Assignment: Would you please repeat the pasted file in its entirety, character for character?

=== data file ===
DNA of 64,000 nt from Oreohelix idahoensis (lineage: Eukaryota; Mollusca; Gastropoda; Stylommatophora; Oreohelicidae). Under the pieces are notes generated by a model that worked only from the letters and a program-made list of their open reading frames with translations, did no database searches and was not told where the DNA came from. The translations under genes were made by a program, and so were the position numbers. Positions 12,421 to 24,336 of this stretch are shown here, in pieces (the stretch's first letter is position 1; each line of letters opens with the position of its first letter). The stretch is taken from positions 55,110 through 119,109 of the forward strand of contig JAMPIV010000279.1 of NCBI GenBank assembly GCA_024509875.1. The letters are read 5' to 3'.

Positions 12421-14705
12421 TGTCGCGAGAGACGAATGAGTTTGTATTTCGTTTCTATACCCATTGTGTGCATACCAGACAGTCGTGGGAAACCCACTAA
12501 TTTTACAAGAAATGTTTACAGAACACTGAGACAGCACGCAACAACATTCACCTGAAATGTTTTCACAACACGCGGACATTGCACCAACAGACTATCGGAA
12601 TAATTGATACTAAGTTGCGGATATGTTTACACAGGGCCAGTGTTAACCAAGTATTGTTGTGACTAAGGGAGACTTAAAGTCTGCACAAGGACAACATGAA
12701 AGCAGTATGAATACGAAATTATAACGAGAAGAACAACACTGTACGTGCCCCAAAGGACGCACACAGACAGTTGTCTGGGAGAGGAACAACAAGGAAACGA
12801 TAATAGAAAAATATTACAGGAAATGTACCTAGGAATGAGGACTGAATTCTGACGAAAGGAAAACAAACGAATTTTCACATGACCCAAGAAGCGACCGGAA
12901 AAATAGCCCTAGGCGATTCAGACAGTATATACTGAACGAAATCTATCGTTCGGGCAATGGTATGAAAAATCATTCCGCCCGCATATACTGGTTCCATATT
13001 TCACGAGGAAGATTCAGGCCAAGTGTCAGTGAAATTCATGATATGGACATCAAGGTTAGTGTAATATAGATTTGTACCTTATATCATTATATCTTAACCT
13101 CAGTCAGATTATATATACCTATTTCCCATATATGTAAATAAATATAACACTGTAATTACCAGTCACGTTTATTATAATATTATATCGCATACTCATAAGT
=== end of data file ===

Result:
DNA of 64,000 nt from Oreohelix idahoensis (lineage: Eukaryota; Mollusca; Gastropoda; Stylommatophora; Oreohelicidae). Under the pieces are notes generated by a model that worked only from the letters and a program-made list of their open reading frames with translations, did no database searches and was not told where the DNA came from. The translations under genes were made by a program, and so were the position numbers. Positions 12,421 to 24,336 of this stretch are shown here, in pieces (the stretch's first letter is position 1; each line of letters opens with the position of its first letter). The stretch is taken from positions 55,110 through 119,109 of the forward strand of contig JAMPIV010000279.1 of NCBI GenBank assembly GCA_024509875.1. The letters are read 5' to 3'.

Positions 12421-14705
12421 TGTCGCGAGAGACGAATGAGTTTGTATTTCGTTTCTATACCCATTGTGTGCATACCAGACAGTCGTGGGAAACCCACTAA
12501 TTTTACAAGAAATGTTTACAGAACACTGAGACAGCACGCAACAACATTCACCTGAAATGTTTTCACAACACGCGGACATTGCACCAACAGACTATCGGAA
12601 TAATTGATACTAAGTTGCGGATATGTTTACACAGGGCCAGTGTTAACCAAGTATTGTTGTGACTAAGGGAGACTTAAAGTCTGCACAAGGACAACATGAA
12701 AGCAGTATGAATACGAAATTATAACGAGAAGAACAACACTGTACGTGCCCCAAAGGACGCACACAGACAGTTGTCTGGGAGAGGAACAACAAGGAAACGA
12801 TAATAGAAAAATATTACAGGAAATGTACCTAGGAATGAGGACTGAATTCTGACGAAAGGAAAACAAACGAATTTTCACATGACCCAAGAAGCGACCGGAA
12901 AAATAGCCCTAGGCGATTCAGACAGTATATACTGAACGAAATCTATCGTTCGGGCAATGGTATGAAAAATCATTCCGCCCGCATATACTGGTTCCATATT
13001 TCACGAGGAAGATTCAGGCCAAGTGTCAGTGAAATTCATGATATGGACATCAAGGTTAGTGTAATATAGATTTGTACCTTATATCATTATATCTTAACCT
13101 CAGTCAGATTATATATACCTATTTCCCATATATGTAAATAAATATAACACTGTAATTACCAGTCACGTTTATTATAATATTATATCGCATACTCATAAGT